Possibly, not sure. I am trying to reach to lexicographers with relevant knowledge and ask for their opinion.
Making them equal and neutral rather than preferring one is probably a good idea. Other interfaces that produce dictionaries for actual people's consumption can decide what do they prefer to show as the primary form (among the current common dictionaries, Rav-Millim is an example of a dictionary that shows the unvocalized form as primary, and Even-Shoshan is an example of one that shows the vocalized). (And yes, there's the question of whether Lexical Wikidata is the dictionary itself that people consume, or is it just an infrastructure from which other dictionaries will be derived.) --Amir E. Aharoni (talk) 06:06, 29 May 2018 (UTC)
  •   Comment @Amire80, ArthurPSmith: I can't say if this property is needed or not. Not sure if it help, but I had a case a bit similar today, where and how to had "amāre" to Lexeme:L1643. The problem is obviously very different but the possibility of resolution are similar : use lemma, creation of forms or property ? What is sure is that form is not limited to « grammatical » form. On Lexeme:L114 Tpt used forms for dialectal variation and on Lexeme:L95, I've used the lemma to indicate a variation (on the longer we should probably choose one method, but not both, and stick to it but meanwhile, it demonstrate the possibilities). To me, creating a property seems a bit to be the too-easy-lazy way. Cdlt, VIGNERON (talk) 16:27, 29 May 2018 (UTC)
    • If I have understood correctly, each form of an Hebrew world could have a vocalized spelling. If yes, would go the simplest way. It seems to me that this way is, if there is no reason to consider use vocalized version as a different form of the not vocalized one (i.e. if there is no statement we would do on the vocalized version and not on the not vocalized one), to just do what is done on Lexeme:L95 by VIGNERON, i.e. add two representations for each form (and maybe two lemmas for each lexemes) one for the vocalized version and one for the unvocalized one with relevant language codes. It seems to be also what Ontolex tends two (see the second example) Tpt (talk) 16:46, 29 May 2018 (UTC)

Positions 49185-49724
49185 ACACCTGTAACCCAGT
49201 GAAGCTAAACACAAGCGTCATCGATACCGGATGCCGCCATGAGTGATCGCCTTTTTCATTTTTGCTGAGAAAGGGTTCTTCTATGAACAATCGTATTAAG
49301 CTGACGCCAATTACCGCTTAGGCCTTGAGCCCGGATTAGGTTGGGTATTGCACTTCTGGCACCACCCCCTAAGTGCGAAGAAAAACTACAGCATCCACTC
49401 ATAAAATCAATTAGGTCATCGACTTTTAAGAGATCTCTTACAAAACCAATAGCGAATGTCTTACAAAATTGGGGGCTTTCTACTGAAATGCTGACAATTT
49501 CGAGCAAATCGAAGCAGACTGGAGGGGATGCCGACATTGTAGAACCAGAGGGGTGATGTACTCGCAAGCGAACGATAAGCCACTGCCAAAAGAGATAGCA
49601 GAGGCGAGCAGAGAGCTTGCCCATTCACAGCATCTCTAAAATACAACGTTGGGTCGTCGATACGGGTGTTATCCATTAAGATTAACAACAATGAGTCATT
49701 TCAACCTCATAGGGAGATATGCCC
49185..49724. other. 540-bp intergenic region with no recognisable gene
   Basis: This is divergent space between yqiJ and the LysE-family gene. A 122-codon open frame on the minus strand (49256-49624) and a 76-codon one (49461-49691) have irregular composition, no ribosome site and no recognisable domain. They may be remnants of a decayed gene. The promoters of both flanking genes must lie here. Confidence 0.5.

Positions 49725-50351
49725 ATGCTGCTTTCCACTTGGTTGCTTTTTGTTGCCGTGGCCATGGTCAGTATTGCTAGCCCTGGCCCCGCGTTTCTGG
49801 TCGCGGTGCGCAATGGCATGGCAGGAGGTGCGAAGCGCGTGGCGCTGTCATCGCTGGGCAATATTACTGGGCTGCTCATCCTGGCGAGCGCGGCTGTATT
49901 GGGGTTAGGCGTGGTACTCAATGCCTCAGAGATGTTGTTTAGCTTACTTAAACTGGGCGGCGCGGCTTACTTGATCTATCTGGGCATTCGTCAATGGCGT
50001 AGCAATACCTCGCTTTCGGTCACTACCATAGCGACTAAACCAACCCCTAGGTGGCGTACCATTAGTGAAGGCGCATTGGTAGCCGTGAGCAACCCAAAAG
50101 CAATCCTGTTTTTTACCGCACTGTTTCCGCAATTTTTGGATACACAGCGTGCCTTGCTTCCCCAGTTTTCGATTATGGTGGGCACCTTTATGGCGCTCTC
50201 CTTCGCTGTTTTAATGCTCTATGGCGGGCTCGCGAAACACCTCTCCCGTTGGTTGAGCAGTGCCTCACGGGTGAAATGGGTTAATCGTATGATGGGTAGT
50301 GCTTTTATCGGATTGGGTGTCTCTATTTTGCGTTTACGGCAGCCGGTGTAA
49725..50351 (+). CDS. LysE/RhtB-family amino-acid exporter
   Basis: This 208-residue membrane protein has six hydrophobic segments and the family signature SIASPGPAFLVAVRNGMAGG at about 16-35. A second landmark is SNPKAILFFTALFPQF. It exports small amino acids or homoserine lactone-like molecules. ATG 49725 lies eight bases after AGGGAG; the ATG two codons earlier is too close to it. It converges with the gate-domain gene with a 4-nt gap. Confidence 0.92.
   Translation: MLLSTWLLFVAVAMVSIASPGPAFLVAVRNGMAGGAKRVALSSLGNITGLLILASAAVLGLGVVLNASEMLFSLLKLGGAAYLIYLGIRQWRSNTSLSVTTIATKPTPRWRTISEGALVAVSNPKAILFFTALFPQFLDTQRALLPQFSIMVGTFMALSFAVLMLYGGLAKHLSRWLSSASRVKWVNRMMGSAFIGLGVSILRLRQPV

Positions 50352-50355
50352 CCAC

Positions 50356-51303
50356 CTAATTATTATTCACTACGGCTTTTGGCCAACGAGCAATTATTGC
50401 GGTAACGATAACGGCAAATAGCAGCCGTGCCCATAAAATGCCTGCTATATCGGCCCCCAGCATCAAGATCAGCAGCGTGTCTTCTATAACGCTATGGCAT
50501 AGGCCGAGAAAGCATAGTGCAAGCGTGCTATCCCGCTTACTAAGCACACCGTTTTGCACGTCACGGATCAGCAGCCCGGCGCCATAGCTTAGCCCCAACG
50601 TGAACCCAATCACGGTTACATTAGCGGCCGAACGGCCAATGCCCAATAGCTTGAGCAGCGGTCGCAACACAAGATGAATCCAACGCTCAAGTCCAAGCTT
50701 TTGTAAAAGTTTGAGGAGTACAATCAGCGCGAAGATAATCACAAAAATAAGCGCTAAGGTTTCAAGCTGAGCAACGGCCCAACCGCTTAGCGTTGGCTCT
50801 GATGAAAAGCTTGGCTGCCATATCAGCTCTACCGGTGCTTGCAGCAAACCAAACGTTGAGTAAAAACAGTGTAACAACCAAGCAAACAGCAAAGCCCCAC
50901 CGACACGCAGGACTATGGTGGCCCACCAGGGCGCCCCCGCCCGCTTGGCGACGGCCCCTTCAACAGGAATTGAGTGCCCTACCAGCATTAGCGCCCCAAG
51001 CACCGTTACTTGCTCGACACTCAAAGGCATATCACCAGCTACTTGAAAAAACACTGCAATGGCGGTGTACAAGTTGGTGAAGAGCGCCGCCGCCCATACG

•   Weak support - Can we solve this problem by calling the English property name "vocalized spelling" and making the datatype Monolingual String? Then each form of a Hebrew word can have its own vocalized spelling listed on the same Lexeme, without requiring extra Lexemes for the sake of recording niqqud. Deryck Chan (talk) 09:55, 13 June 2018 (UTC)
  •   Weak oppose If I understand correctly, this is about an alternative spelling convention used to distinguish words that are otherwise spelled the same, but pronounced differently. That's what "spelling variants" of lemmas and form representations are for. Since כְּתָב and כַּתָּב כַּתָּב are already modeled as separate lexemes (as they should be if they are pronounced differently or have different morphology), this should work fine, perhaps using he-x-Q21283070 as the variant code. The lexemes are homographs, as they have the same lemma in he (כתב), but they have different lemmas in the vocalized variant (and would have different pronunciations as well). Is there any use case that would not be covered by this? -- Duesentrieb (talk) 13:18, 15 July 2018 (UTC)
  •   Comment see also now Wikidata:Property proposal/word with diacritical signs which I think is a better approach, but I'm thinking both can be handled just via the representation system in lexemes... ArthurPSmith (talk) 14:21, 16 July 2018 (UTC)

  Not done No consensus.--Micru (talk) 09:46, 22 December 2018 (UTC)